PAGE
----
Posted in Learn About Skin Cancer

If the biopsy shows that you have skin cancer, your doctor needs to learn the stage (extent) of the disease to help you choose the best treatment.

The stage is based on:


  • The size (width) of the growth
  • How deeply it has grown beneath the top layer of skin
  • Whether cancer cells have spread to nearby lymph nodes or to other parts of the body




When skin cancer spreads from its original place to another part of the body, the new tumor has the same kind of abnormal cells and the same name as the primary (original) tumor. For example, if skin cancer spreads to the lung, the cancer cells in the lung are actually skin cancer cells. The disease is metastatic skin cancer, not lung cancer. For that reason, it's treated as skin cancer, not as lung cancer. Doctors sometimes call the new tumor "distant" disease. Blood tests and an imaging test such as a chest x-ray, a CT scan, an MRI, or a PET scan may be used to check for the spread of skin cancer. For example, if a melanoma growth is thick, your doctor may order blood tests and an imaging test.

For squamous cell skin cancer or melanoma, the doctor will also check the lymph nodes near the cancer on the skin. If one or more lymph nodes near the skin cancer are enlarged (or if the lymph node looks enlarged on an imaging test), your doctor may use a thin needle to remove a sample of cells from the lymph node (fine-needle aspiration biopsy). A pathologist will check the sample for cancer cells.

Even if the nearby lymph nodes are not enlarged, the nodes may contain cancer cells. The stage is sometimes not known until after surgery to remove the growth and one or more nearby lymph nodes. For thick melanoma, surgeons may use a method called sentinel lymph node biopsy to remove the lymph node most likely to have cancer cells. Cancer cells may appear first in the sentinel node before spreading to other lymph nodes and other places in the body.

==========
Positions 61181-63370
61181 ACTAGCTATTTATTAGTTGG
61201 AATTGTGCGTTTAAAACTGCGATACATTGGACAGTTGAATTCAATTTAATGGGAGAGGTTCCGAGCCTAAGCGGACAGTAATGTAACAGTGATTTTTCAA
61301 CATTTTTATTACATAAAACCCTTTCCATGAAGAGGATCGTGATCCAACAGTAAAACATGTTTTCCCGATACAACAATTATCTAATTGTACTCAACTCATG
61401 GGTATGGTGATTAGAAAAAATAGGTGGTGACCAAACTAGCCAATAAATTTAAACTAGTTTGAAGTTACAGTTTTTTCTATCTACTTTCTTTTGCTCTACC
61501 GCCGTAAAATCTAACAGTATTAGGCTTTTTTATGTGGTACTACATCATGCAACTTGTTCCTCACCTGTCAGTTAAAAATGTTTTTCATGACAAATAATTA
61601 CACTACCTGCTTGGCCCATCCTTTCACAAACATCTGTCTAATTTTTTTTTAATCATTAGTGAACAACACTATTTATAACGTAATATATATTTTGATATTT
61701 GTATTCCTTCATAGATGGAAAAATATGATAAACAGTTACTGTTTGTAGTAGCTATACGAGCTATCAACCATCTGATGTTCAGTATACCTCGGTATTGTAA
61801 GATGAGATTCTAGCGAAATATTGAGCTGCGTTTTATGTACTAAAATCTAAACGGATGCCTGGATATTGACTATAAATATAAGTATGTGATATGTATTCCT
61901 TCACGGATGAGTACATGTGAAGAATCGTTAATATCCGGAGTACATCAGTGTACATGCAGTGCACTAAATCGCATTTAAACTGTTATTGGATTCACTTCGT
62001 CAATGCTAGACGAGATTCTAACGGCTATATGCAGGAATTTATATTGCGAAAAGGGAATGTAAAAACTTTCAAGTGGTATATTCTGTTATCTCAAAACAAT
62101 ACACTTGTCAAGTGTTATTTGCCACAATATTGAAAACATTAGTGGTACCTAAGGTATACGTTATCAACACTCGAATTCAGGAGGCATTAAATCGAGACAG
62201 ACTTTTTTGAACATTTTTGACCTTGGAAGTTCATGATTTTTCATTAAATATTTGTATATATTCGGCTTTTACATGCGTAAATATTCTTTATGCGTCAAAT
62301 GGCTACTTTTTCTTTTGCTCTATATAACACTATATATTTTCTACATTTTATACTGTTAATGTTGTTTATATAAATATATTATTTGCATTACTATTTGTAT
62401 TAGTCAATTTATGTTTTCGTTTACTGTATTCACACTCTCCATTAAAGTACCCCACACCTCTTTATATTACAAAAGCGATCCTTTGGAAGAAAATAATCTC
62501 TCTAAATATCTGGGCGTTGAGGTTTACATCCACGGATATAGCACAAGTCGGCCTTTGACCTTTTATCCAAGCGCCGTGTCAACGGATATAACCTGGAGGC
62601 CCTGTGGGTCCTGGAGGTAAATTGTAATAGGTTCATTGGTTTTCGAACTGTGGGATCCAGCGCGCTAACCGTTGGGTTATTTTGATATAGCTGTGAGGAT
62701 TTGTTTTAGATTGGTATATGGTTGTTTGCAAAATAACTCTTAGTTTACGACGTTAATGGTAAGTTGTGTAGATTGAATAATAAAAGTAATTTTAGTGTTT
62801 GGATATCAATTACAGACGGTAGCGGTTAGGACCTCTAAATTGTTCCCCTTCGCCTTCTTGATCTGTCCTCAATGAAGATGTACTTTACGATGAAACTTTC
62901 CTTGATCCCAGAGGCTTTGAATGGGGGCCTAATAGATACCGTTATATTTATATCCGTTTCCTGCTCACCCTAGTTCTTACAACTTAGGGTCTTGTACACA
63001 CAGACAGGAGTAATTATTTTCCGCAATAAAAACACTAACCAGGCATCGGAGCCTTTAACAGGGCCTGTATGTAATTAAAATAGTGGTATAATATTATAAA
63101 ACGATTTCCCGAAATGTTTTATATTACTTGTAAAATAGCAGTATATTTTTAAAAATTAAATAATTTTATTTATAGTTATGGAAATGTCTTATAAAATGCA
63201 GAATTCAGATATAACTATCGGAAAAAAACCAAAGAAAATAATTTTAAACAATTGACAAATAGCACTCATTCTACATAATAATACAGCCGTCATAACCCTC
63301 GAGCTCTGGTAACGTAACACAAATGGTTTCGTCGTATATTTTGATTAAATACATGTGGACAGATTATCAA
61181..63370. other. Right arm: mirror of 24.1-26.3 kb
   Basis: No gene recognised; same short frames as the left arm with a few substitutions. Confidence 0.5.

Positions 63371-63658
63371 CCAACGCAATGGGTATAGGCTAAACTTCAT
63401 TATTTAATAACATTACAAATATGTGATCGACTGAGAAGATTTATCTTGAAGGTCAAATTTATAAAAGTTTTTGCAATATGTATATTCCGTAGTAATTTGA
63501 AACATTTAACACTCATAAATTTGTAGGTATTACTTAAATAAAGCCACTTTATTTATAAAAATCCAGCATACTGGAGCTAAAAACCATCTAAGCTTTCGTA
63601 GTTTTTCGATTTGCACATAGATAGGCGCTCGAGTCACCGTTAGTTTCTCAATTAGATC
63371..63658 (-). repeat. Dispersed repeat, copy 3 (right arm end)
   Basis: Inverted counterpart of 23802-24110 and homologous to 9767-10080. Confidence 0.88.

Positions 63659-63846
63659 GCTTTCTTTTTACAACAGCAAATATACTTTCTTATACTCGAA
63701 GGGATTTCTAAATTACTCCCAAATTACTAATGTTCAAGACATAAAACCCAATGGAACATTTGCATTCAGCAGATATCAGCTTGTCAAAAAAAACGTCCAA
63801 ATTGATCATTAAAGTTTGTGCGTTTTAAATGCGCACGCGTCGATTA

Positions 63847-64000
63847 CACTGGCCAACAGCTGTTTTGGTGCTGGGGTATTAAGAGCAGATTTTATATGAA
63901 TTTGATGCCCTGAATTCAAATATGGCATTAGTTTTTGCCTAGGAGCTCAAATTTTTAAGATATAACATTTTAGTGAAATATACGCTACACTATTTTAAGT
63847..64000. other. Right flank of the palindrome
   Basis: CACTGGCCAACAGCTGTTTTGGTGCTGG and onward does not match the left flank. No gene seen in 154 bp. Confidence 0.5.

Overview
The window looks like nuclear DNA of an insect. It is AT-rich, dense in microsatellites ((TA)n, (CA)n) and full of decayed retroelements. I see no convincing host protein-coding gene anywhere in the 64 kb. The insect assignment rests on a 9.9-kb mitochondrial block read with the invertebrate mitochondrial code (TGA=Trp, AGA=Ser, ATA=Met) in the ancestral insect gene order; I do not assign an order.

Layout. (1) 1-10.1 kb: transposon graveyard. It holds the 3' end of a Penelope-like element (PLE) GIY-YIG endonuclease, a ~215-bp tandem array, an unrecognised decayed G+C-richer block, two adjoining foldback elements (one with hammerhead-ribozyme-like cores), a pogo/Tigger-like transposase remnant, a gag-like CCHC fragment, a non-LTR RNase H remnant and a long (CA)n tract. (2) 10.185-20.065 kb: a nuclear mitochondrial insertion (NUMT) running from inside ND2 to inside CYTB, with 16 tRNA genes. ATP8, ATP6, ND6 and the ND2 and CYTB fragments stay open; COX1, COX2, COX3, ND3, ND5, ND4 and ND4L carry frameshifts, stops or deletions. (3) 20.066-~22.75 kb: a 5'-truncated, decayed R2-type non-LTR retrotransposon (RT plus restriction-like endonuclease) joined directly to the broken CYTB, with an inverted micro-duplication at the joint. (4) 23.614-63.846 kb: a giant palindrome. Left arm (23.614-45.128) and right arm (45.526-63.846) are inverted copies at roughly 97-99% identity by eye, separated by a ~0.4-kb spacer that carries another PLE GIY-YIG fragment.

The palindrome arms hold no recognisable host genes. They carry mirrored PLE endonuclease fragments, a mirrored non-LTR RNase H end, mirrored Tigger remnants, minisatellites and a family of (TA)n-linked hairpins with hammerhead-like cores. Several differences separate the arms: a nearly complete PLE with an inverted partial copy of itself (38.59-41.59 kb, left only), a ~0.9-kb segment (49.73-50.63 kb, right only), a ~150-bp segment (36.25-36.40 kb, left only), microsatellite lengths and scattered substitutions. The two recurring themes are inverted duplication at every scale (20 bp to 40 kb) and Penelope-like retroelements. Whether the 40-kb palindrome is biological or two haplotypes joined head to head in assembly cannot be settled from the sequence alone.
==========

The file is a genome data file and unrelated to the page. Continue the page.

Stages of Melanoma

These are the stages of melanoma:

  • Stage 0: The melanoma involves only the top layer of skin. It is called melanoma in situ.
  • Stage I: The tumor is no more than 1 millimeter thick (about the width of the tip of a sharpened pencil.) The surface may appear broken down. Or, the tumor is between 1 and 2 millimeters thick, and the surface is not broken down.
  • Stage II: The tumor is between 1 and 2 millimeters thick, and the surface appears broken down. Or, the thickness of the tumor is more than 2 millimeters, and the surface may appear broken down.
  • Stage III: The melanoma cells have spread to at least one nearby lymph node. Or, the melanoma cells have spread from the original tumor to tissues nearby.
  • Stage IV: Cancer cells have spread to the lung or other organs, skin areas, or lymph nodes far away from the original growth. Melanoma commonly spreads to other parts of the skin, tissue under the skin, lymph nodes, and lungs. It can also spread to the liver, brain, bones, and other organs.





Stages of Other Skin Cancers 

These are the stages of basal cell and squamous cell skin cancers:

  • Stage 0: The cancer involves only the top layer of skin. It is called carcinoma in situ. Bowen disease is an early form of squamous cell skin cancer. It usually looks like a reddish, scaly or thickened patch on the skin. If not treated, the cancer may grow deeper into the skin.
  • Stage I: The growth is as large as 2 centimeters wide (more than three-quarters of an inch or about the size of a peanut).
  • Stage II: The growth is larger than 2 centimeters wide.
  • Stage III: The cancer has invaded below the skin to cartilage, muscle, or bone. Or, cancer cells have spread to nearby lymph nodes. Cancer cells have not spread to other places in the body.
  • Stage IV: The cancer has spread to other places in the body. Basal cell cancer rarely spreads to other parts of the body, but squamous cell cancer sometimes spreads to lymph nodes and other organs.







National Cancer Institute: What You Need To Know About™ Melanoma and Other Skin Cancers

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